Minimalism

My Failed Life as a Cycling Hipster/How to emotionally detach yourself from STUFF

Just over 2 years ago, I purchased this bike.  The day this photo was taken, I had visions of myself riding this bike to the market and filling the basket with fresh fruit and flowers. In my vision, I was adorable and hip.

Then I started a full time job and the bike only got out a few times a year.

Then I got married and it didn’t have a garage to live in so it was an eyesore under a big gray tarp next to my car.

This week as Dave and I have been challenging ourselves to get rid of things that we weren’t using on a regular basis and really didn’t need, Dave suggested “maybe you should sell your bike.”  i FREAKED out, mostly on the inside, but a little on the outside too.  I rebelled against the idea for a few days, but came around to seeing his point.  I have ridden it 3 times this year and 2 of those times I whined a lot because of the hills in our neighborhood.

So why was I so apprehensive to get rid of it?

Why are we as human so hesitant to get rid of our STUFF even if we arent using it?

Twice in my life I have visited a therapist to talk about some minor upsets.  Both times I decided they didn’t really know what they were talking about because I had experiences like this:

Therapist: Why does that make you so upset?
Tammy: I’m not sure, I’m just an emotional person
Therapist: I think you’re experiencing grief for the loss of the way you wish things were.

At the time, I was angry that she was quoting a text book answer back to me, but strangely in this situation, I think I finally understand the emotion she was trying to explain to me.

This weekend I was upset because I had wanted to feel like a cool person who had a laid back lifestyle and could ride this really adorable bike to do cool and laid back things. Getting rid of the bike meant that I could no longer have the potential of being that person.  I was identifying myself based on the stuff I owned, not what I actually did.

So I manned up and posted the bike on craigslist.  Dave advised me to post it for $150, but that just tore my heartstrings so I posted it for $200.  (Plus, people rarely give you your asking price, they will always offer less) Within a couple hours, I had several offers for $150 and one for $200!  So I agreed.  We met up with this SUPER nice woman who, I am sure, had the same vision of herself on the bike as I had previously.

While we were driving away from our meeting spot, what did I feel?  RELIEF! Surprising relief!  I no longer would pull up next to the bike everyday and tell myself I should ride it, just because I owned it.

I was then free to move on from the persona I wasn’t and can now move on to something different, being filled with an awareness to be who I am, not be what I own.

***Another important tip***
Dave came up with a great idea while we were cleaning out a box of my memorabilia.  I pulled out an item that someone had given me and didnt want to give it up.  Why? Not because I inherently liked the item, but because it brought back a priceless memory of the person who gave it to me.  In my mind, getting rid of the item would get rid of that special memory. So Dave came up with a good solution for me.  Take a photo of the item, put it in a journal or a blog post, and write about why it meant so much to you. That will not only have the visual trigger of the memory, but also, now other people can read the entry and appreciate why that item was so important to you.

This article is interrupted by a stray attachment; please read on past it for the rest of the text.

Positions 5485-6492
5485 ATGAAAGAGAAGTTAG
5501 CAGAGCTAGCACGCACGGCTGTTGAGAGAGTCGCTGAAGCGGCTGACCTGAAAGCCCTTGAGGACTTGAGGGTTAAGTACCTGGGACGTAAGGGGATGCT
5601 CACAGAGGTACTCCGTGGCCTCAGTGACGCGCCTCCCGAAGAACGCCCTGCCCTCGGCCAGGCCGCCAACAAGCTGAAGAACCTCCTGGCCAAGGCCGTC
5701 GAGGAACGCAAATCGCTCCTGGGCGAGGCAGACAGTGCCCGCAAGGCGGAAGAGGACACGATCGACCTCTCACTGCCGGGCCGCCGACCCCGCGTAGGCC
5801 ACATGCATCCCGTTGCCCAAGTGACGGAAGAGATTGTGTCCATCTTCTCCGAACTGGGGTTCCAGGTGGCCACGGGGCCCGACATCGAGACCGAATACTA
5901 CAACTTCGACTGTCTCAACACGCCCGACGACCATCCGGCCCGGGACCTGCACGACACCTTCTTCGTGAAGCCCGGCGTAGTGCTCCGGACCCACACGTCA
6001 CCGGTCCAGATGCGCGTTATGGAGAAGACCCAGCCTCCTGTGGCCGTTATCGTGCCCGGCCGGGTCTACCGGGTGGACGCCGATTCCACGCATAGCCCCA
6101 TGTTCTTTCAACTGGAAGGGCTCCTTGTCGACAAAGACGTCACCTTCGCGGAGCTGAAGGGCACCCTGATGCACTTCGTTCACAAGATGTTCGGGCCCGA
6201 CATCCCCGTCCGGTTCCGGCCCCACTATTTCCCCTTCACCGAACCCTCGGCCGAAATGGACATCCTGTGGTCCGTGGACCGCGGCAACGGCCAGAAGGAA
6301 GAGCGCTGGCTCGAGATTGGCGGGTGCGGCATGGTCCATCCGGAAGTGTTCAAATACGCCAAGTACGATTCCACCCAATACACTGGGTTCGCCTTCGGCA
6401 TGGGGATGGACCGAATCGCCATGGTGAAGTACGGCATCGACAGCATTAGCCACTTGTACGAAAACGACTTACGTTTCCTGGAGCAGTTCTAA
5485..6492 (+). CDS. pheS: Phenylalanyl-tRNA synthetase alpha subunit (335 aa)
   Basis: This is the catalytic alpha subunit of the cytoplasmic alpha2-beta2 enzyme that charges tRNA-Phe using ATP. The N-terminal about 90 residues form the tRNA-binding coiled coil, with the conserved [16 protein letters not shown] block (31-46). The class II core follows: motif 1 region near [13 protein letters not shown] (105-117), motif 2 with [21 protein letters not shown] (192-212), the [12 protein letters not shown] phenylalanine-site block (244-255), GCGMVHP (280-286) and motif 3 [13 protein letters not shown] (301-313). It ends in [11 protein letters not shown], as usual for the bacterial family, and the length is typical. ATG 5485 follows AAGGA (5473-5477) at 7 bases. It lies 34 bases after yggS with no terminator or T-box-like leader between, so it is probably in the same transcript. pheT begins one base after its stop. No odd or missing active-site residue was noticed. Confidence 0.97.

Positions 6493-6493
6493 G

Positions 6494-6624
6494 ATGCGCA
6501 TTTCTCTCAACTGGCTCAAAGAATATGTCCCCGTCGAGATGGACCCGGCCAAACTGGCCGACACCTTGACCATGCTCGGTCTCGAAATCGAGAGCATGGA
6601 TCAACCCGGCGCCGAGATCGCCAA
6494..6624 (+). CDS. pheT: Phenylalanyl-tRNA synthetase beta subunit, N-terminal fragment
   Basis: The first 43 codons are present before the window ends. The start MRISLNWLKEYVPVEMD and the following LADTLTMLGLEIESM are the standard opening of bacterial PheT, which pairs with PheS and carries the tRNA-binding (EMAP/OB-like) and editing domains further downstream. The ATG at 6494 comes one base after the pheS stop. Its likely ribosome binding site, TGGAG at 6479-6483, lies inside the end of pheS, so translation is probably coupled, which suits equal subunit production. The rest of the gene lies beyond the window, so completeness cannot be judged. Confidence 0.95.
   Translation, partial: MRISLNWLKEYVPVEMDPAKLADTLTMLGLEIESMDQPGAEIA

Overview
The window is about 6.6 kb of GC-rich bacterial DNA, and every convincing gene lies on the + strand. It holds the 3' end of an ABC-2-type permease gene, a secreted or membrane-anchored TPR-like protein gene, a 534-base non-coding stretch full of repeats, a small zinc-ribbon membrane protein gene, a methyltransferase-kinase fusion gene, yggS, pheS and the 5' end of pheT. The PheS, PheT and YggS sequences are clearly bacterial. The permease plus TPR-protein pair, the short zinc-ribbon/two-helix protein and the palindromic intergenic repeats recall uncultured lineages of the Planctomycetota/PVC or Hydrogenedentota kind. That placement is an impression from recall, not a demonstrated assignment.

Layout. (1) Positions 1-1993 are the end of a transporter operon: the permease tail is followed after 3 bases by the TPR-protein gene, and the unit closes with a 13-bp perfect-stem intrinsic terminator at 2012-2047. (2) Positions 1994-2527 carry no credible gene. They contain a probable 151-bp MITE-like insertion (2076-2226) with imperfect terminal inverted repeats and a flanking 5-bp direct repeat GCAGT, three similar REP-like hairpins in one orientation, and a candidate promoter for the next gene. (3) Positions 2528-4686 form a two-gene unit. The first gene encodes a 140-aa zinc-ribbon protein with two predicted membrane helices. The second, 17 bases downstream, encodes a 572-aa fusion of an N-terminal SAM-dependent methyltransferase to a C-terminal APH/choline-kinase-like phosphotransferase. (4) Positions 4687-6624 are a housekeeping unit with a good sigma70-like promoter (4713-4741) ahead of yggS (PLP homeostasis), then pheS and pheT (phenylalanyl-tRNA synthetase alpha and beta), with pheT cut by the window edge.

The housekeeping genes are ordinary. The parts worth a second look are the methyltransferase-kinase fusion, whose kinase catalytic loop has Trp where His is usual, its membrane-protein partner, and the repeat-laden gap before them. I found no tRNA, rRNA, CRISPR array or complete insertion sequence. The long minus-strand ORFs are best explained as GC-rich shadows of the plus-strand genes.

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10 thoughts on “My Failed Life as a Cycling Hipster/How to emotionally detach yourself from STUFF

  1. I think you are a super cool person, with or without a bicycle. And you have a lifestyle that is just right for you. Consider me a fan!

  2. …and who you is an amazing, phenomenal woman who is unceasingly a remarkable friend and my person through thick and thin. AND forever adorable and crazy hip. (with hips that don’t lie.) thanks for some much-needed perspective.

  3. Tammy, it was hard to give up the cute bicycle! I guess it doesn’t fit your lifestyle at the moment. But I predict someday that you will get yourself another bicycle at a time you can have some relaxed riding.
    I got a beach cruiser bike last year and I really enjoy riding it with the wind blowing in my face. There are so many beautiful places to ride.
    So, you will be that bike woman again, when the time is right. 🙂 Enjoy your life as it is today. You have so much to be glad for and we get to observe from the sidelines.

    1. Brenda, you make a great point! Someday I will be a bike woman again 🙂 Im so glad you are enjoying your cruiser, that was one of the first things I noticed about mine – I loved the wind blowing in my face and through my hair – so freeing! Dave promises that when we have a garage someday, we will buy a tandem 🙂

  4. But you loved that beach cruiser! I thought… hmph.. maybe the new owner will love it more? And I hardly ride mine, I do more in the summer. Isn’t it nice to always have around in case you need it? Those are my thoughts.. =) Obviously not a minimalist thought!

    1. I totally loved it and it was really tough, but it was sitting outside in the rain and I barely ever used it – hopefully this new lady will use it more. The only reason I was keeping it was because it was cute and it made me feel cool to own something that cool. And my mother in law, who has 5 bikes in her garage, has assured me that I can borrow one anytime! So Im not out of options 🙂

  5. Tammy. This is SUPER insightful. Thanks so much! I am now inspired to get rid of some things in my life that are not who I am right now and to really stop mourning the loss of things as they were. 🙂 That is profound. Who knew that another great benefit of your moment (besides relief) was impacting a whole lot of other people who sometimes feel the same way?

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